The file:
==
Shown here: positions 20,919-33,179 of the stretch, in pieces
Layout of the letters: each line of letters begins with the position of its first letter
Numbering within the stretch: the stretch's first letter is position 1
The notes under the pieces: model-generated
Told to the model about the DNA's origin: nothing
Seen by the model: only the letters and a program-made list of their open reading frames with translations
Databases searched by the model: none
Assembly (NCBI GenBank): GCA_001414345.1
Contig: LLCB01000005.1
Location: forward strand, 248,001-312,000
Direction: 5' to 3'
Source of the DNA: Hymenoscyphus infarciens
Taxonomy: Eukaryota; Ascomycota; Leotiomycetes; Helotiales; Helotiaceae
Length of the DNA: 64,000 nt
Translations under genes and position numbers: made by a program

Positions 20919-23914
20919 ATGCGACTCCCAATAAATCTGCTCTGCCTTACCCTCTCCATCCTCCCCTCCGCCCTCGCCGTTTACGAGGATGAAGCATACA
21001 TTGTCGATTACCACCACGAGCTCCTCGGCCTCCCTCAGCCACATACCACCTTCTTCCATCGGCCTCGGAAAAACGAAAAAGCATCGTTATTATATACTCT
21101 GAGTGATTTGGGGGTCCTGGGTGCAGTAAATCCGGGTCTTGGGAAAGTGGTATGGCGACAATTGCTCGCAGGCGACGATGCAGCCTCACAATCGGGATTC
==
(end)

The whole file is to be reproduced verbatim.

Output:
Shown here: positions 20,919-33,179 of the stretch, in pieces
Layout of the letters: each line of letters begins with the position of its first letter
Numbering within the stretch: the stretch's first letter is position 1
The notes under the pieces: model-generated
Told to the model about the DNA's origin: nothing
Seen by the model: only the letters and a program-made list of their open reading frames with translations
Databases searched by the model: none
Assembly (NCBI GenBank): GCA_001414345.1
Contig: LLCB01000005.1
Location: forward strand, 248,001-312,000
Direction: 5' to 3'
Source of the DNA: Hymenoscyphus infarciens
Taxonomy: Eukaryota; Ascomycota; Leotiomycetes; Helotiales; Helotiaceae
Length of the DNA: 64,000 nt
Translations under genes and position numbers: made by a program

Positions 20919-23914
20919 ATGCGACTCCCAATAAATCTGCTCTGCCTTACCCTCTCCATCCTCCCCTCCGCCCTCGCCGTTTACGAGGATGAAGCATACA
21001 TTGTCGATTACCACCACGAGCTCCTCGGCCTCCCTCAGCCACATACCACCTTCTTCCATCGGCCTCGGAAAAACGAAAAAGCATCGTTATTATATACTCT
21101 GAGTGATTTGGGGGTCCTGGGTGCAGTAAATCCGGGTCTTGGGAAAGTGGTATGGCGACAATTGCTCGCAGGCGACGATGCAGCCTCACAATCGGGATTC